“When I left HP, I thought about sitting it out for a while,” Hurd said at the FireGlobal conference in Seattle. He said he received calls from companies in bad shape that wanted him to join and help turn them around.
“That didn’t really motivate me,” he said.
Oracle, which he thought “strategically was in such great shape,” asked him on board to align its operations and make sure its strategy gets executed, he said. That would put him in a different position than he’d been in before and looked like a great opportunity, he said.
Oracle’s strong intellectual property was also a draw. “It is the IP that truly attracted me,” he said.
Hurd didn’t otherwise speak about the scandal that led to his resignation from HP in August, following allegations of sexual harassment from a former HP contractor. Shortly after he resigned, Hurd took a position as co-president at Oracle, one of HP’s biggest rivals.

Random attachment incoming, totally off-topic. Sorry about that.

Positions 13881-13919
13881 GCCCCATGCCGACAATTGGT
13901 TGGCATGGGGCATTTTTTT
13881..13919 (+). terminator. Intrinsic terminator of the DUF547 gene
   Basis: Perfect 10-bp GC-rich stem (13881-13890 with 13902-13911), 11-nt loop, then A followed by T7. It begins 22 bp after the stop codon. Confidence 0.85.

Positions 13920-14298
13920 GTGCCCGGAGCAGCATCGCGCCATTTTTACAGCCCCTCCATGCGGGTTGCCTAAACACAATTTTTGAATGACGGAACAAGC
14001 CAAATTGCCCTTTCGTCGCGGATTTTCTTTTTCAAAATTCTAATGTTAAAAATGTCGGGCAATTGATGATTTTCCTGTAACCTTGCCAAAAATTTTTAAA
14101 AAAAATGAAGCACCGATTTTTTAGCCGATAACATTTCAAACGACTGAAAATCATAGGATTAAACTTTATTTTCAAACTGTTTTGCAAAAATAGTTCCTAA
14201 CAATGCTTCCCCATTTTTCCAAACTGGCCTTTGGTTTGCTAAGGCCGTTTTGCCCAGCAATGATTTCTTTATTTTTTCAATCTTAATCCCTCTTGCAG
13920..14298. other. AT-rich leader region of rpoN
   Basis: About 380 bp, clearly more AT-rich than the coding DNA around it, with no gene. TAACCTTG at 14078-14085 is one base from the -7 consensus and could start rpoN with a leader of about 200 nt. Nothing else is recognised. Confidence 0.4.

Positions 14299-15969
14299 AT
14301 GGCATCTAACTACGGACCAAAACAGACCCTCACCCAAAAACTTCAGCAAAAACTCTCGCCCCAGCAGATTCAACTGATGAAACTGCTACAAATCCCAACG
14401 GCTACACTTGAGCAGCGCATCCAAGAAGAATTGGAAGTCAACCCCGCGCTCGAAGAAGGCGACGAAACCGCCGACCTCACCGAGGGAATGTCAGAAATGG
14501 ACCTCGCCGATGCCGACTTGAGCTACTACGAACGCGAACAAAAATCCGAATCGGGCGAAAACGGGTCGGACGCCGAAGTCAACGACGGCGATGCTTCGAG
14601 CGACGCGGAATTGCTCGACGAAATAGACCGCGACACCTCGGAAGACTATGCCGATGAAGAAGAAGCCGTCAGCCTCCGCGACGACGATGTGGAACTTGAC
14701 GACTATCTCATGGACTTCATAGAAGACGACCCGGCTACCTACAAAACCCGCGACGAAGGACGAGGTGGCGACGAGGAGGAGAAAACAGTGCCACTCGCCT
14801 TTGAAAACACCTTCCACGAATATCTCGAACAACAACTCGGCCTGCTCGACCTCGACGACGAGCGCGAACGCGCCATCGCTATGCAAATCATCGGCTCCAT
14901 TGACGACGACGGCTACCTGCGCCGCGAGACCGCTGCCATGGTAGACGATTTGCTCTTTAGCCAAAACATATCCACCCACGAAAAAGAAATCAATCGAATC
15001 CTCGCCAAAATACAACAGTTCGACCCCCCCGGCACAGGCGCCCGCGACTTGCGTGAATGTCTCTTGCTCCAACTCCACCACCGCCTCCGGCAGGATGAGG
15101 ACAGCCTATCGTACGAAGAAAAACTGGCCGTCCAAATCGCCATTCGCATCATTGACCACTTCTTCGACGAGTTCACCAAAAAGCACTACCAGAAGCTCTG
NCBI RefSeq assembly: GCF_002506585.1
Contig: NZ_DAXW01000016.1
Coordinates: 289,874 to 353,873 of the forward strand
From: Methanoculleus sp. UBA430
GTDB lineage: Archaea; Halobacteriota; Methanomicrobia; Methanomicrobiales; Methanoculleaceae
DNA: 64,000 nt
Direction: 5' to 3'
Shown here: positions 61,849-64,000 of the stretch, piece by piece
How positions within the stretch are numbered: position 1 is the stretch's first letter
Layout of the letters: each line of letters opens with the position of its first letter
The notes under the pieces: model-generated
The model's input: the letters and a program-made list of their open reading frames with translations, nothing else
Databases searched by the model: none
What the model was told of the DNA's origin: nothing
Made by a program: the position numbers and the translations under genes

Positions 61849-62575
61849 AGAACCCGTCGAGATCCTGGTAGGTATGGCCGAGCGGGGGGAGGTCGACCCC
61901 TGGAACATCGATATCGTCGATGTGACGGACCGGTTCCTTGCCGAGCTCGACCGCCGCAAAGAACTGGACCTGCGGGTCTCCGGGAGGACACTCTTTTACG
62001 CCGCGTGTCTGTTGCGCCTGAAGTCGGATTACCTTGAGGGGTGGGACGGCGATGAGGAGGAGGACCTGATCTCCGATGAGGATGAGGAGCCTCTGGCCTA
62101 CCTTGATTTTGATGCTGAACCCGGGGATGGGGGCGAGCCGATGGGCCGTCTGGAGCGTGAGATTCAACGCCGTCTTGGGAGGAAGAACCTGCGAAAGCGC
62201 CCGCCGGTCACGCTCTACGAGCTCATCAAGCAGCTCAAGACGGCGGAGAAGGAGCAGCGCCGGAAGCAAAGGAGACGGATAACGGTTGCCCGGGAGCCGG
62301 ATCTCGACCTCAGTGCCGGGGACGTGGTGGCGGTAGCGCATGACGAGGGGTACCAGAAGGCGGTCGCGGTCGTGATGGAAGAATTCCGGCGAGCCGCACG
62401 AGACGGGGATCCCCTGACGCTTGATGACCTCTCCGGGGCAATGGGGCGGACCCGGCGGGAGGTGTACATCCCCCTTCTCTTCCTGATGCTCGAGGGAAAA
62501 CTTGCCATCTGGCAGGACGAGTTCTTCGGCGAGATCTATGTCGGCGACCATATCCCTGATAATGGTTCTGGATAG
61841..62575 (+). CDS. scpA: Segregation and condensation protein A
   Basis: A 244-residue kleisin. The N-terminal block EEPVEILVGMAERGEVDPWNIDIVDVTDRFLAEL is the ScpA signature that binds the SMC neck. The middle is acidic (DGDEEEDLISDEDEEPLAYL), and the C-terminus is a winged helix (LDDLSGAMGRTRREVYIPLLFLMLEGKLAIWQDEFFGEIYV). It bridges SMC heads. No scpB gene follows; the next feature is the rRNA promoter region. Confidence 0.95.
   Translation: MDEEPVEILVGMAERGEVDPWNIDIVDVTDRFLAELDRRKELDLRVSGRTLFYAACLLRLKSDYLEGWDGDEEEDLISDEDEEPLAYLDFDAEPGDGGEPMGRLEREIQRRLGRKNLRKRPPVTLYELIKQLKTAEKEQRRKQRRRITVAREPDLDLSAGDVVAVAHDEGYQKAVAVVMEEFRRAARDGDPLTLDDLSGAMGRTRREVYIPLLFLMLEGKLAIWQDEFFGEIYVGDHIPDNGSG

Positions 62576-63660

He touched on a variety of other topics Thursday. Applications, operating systems and hardware are becoming more tightly vertically integrated, he said — basically describing Oracle’s product strategy. That said, “Oracle will continue to componentize all of its solutions so we can work in a heterogeneous environment,” Hurd said.
He warned people to be careful with the cloud. Enterprises seem unconcerned about the equipment being used to deliver cloud services, he said, even though they want to know all about the hardware and software they purchase to run applications in-house.
“We’ve trained people to talk about these detailed levels of components, but for some reason in the cloud it doesn’t matter,” Hurd said.
Offering a bit of insight into the day-to-day life at Oracle, he called Larry Ellison “the head R & D guy at Oracle.”
“Whatever the perception is, he is active and driving the R & D agenda at the company.”